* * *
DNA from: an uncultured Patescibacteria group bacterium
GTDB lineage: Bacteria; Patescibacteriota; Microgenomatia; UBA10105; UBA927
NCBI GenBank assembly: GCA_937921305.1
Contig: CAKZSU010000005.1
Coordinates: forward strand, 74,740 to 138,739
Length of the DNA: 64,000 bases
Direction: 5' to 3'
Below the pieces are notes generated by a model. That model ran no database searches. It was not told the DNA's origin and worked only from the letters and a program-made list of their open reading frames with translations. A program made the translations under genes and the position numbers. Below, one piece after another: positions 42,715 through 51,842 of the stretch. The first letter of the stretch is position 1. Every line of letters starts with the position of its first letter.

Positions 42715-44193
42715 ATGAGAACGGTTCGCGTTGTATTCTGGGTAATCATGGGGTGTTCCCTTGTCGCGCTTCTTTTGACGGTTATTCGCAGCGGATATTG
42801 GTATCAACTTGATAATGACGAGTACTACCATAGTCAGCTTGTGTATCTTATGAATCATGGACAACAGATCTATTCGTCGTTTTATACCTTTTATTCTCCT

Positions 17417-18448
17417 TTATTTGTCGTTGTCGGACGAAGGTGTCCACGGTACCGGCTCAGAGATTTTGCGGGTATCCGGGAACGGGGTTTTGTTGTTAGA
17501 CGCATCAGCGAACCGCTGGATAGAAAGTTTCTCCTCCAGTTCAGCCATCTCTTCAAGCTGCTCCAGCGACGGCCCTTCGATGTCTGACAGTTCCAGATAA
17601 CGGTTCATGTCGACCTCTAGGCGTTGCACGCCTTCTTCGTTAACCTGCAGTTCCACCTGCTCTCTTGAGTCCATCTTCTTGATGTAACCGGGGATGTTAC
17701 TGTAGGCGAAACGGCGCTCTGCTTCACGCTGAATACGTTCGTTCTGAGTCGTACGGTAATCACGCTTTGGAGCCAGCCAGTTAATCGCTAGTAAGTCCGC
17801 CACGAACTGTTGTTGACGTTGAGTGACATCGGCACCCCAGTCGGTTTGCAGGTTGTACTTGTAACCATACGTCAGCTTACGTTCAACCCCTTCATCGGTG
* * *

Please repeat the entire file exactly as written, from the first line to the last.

DNA from: an uncultured Patescibacteria group bacterium
GTDB lineage: Bacteria; Patescibacteriota; Microgenomatia; UBA10105; UBA927
NCBI GenBank assembly: GCA_937921305.1
Contig: CAKZSU010000005.1
Coordinates: forward strand, 74,740 to 138,739
Length of the DNA: 64,000 bases
Direction: 5' to 3'
Below the pieces are notes generated by a model. That model ran no database searches. It was not told the DNA's origin and worked only from the letters and a program-made list of their open reading frames with translations. A program made the translations under genes and the position numbers. Below, one piece after another: positions 42,715 through 51,842 of the stretch. The first letter of the stretch is position 1. Every line of letters starts with the position of its first letter.

Positions 42715-44193
42715 ATGAGAACGGTTCGCGTTGTATTCTGGGTAATCATGGGGTGTTCCCTTGTCGCGCTTCTTTTGACGGTTATTCGCAGCGGATATTG
42801 GTATCAACTTGATAATGACGAGTACTACCATAGTCAGCTTGTGTATCTTATGAATCATGGACAACAGATCTATTCGTCGTTTTATACCTTTTATTCTCCT

Positions 17417-18448
17417 TTATTTGTCGTTGTCGGACGAAGGTGTCCACGGTACCGGCTCAGAGATTTTGCGGGTATCCGGGAACGGGGTTTTGTTGTTAGA
17501 CGCATCAGCGAACCGCTGGATAGAAAGTTTCTCCTCCAGTTCAGCCATCTCTTCAAGCTGCTCCAGCGACGGCCCTTCGATGTCTGACAGTTCCAGATAA
17601 CGGTTCATGTCGACCTCTAGGCGTTGCACGCCTTCTTCGTTAACCTGCAGTTCCACCTGCTCTCTTGAGTCCATCTTCTTGATGTAACCGGGGATGTTAC
17701 TGTAGGCGAAACGGCGCTCTGCTTCACGCTGAATACGTTCGTTCTGAGTCGTACGGTAATCACGCTTTGGAGCCAGCCAGTTAATCGCTAGTAAGTCCGC
17801 CACGAACTGTTGTTGACGTTGAGTGACATCGGCACCCCAGTCGGTTTGCAGGTTGTACTTGTAACCATACGTCAGCTTACGTTCAACCCCTTCATCGGTG